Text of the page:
Friday Favorites 09/27/2013
Cheryl Katz, Contributing Editor
I’m not sure what excites me more, the thrill of the hunt or the actual spoils.
If the pursuit is exciting – the items interesting, unique, or otherwise unforgettable, I’m perfectly content to merely root around, to pick up and put down, to dive in, around, and under. If the search yields results – the perfect accessory, the right chair, a divine piece of fabric – that’s pretty terrific, too.
And so it was when I stumbled into The Barn at 17 in Somerville recently. I should have listened to friends months ago when they told me the place was right up my alley – 10,000 sq. feet of antique furniture and accessories and an on premise fine furniture restorer to boot.
Photo courtesy of the Barn at 17
Now when I’m in the mood to scavenge or in the market for something special, the Barn at 17 is one of my first stops. Visit them at 17 Murdock St., Somerville, Mass.
Paula M. Bodah, Senior Editor
Bill Sofield may be best known for his sleek, contemporary furniture designs in the Modernist mold, but his latest collection for McGuire Furniture has a surprising sensuality. The new pieces have their share of steel and glass, but they also incorporate rattan, leather, Danish cord and beautiful woods. They’re as clean and sophisticated as you’d expect a Sofield piece to be, but have a curvaceous, almost feminine appeal.
The Arc Lounge Chair; Photos courtesy of McGuire Furniture
The Knot Chair
The Knot Coffee Table
From September 27 through October 14, 2013, some seventy-five pianos decorated by local artists, design firms, and community organizations will be located in public places scattered around Boston, Cambridge, Somerville and Brookline, Mass. Anyone passing by is welcome to sit and play for a while. The intent, according to Jerram, is for the pianos to foster interaction in those incidental communities of people brought together regularly by their lives in the city—at a laundromat, say—by “acting as a catalyst for conversation and changing the dynamics of a space.”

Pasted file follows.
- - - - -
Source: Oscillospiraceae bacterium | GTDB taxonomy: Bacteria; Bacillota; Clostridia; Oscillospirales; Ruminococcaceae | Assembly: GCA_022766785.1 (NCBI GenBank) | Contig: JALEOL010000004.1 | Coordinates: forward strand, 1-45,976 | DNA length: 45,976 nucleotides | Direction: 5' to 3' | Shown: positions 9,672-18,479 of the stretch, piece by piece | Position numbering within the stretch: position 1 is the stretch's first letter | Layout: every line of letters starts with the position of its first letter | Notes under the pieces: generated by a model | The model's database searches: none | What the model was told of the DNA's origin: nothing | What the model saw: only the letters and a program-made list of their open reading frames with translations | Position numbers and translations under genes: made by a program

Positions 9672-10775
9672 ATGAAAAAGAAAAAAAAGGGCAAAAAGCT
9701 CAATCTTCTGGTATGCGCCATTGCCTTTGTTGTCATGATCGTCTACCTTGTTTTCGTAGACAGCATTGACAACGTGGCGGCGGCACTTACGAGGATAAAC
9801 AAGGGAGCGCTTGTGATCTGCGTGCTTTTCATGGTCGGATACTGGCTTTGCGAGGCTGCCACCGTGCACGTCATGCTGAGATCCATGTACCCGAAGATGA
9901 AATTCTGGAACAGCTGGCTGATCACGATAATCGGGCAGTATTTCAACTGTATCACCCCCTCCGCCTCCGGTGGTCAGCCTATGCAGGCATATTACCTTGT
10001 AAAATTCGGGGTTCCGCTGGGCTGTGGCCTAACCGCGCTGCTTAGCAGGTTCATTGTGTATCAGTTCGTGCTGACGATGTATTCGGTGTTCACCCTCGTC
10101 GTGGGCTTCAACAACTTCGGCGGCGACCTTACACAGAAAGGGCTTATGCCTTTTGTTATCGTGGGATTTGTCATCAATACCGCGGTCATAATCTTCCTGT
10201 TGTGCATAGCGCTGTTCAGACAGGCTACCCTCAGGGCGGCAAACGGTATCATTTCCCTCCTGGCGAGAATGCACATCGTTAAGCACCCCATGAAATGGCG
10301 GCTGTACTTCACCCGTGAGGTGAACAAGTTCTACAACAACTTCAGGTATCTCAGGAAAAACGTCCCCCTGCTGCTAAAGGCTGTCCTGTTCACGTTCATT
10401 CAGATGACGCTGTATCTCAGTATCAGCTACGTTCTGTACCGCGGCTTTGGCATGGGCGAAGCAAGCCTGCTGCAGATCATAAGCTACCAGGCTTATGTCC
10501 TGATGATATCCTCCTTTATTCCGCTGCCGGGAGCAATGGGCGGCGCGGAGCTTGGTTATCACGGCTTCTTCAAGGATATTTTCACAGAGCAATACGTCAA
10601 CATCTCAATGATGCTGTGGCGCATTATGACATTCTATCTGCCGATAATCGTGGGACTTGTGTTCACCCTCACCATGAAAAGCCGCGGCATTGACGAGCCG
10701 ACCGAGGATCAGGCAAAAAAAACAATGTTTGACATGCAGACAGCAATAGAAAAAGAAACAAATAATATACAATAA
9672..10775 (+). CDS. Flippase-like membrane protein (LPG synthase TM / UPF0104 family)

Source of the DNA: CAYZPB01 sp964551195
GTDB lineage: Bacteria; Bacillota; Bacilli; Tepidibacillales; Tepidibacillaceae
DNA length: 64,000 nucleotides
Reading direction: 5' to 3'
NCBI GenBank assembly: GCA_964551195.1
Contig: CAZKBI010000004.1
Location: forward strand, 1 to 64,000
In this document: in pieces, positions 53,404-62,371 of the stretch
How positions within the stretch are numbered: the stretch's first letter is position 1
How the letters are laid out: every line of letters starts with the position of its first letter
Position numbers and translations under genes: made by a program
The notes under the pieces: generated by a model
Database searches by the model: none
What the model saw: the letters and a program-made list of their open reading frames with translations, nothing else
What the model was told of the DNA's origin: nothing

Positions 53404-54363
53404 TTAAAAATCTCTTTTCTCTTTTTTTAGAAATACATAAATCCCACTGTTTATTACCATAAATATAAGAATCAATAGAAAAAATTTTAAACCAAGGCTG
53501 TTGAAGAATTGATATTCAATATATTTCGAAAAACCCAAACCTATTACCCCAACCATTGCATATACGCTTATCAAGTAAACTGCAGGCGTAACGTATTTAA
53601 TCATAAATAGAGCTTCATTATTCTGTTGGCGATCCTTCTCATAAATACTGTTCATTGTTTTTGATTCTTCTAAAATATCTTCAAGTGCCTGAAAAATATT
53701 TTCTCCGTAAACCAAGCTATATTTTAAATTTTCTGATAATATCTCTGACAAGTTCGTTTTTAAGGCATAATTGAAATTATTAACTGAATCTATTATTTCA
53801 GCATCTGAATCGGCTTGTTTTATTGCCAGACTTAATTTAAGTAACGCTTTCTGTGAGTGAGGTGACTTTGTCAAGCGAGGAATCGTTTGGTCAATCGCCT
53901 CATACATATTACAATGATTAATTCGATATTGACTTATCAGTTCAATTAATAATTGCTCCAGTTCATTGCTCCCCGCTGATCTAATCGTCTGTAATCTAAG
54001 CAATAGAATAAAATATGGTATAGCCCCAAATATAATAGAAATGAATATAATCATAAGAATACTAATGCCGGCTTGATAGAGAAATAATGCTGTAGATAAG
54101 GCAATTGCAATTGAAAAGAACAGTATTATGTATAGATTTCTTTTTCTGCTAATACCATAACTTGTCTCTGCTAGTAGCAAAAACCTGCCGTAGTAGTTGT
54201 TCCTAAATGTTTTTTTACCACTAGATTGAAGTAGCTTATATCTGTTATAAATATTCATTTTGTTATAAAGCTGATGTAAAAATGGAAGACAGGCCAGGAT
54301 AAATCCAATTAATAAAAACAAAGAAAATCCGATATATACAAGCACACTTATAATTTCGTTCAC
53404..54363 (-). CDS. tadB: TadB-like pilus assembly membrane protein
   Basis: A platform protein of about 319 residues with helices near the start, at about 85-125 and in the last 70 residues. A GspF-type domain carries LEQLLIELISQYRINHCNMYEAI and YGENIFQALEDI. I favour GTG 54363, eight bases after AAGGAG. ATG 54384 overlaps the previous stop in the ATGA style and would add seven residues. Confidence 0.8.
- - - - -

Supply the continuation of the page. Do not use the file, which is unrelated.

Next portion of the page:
Piano at 1 Kendall Square in Cambridge, decorated by Walter Sickert, hosted by Belly Wine Bar, and donated by Louis Gentile. Photo from streetpianos.com
As you might expect, our residential design community wouldn’t be likely to pass up an opportunity like this…and, indeed, Sally Wilson of Wilson Kelsey Design was quick to take up the challenge. She enlisted her husband and business partner, John Kelsey, along with colleagues from Fantastic Finishes and ZoÃ« Design, to create a faux-finished beauty now in residence at the Mary Baker Eddy Library.
Piano decorated by Sally Wilson, hosted by Mary Baker Eddy Library and donated by Boston Conservatory, with its Gentle Giant moving crew. Photo from streetpianos.com
The piano’s proud creators (left to right): Doug Garrabrants, Dave Taubeneck, Lena Fransioli, Sally Wilson, and John Kelsey. Photo courtesy of Wilson Kelsey Design
On discovering that many of the pianos lacked benches on which prospective players could sit, John Kelsey contacted Woodmeister Master Builders, who promptly stepped in to address the problem by fabricating and donating some forty-five primed benches to the event.
The piano sited at the Everett Theater in Hyde Park, decorated by Joo Lee Kang and donated by Ken Cormier, sports one of Woodmeister’s benches. Photo from streetpianos.com
The Celebrity Series of Boston has scheduled several solo and ensemble performances while the pianos are in place; see http://www.celebrityseries.org/CS_performers_2013_14/streetpianos.htm for more. For more about the program in general, a complete listing of piano locations, and the opportunity to upload pictures of yourself or your friends playing, check out streetpianos.com/boston2013/.
And since Sally Wilson herself is no mean pianist, perhaps if we ask nicely she’ll arrange a recital before the pianos disappear next month…
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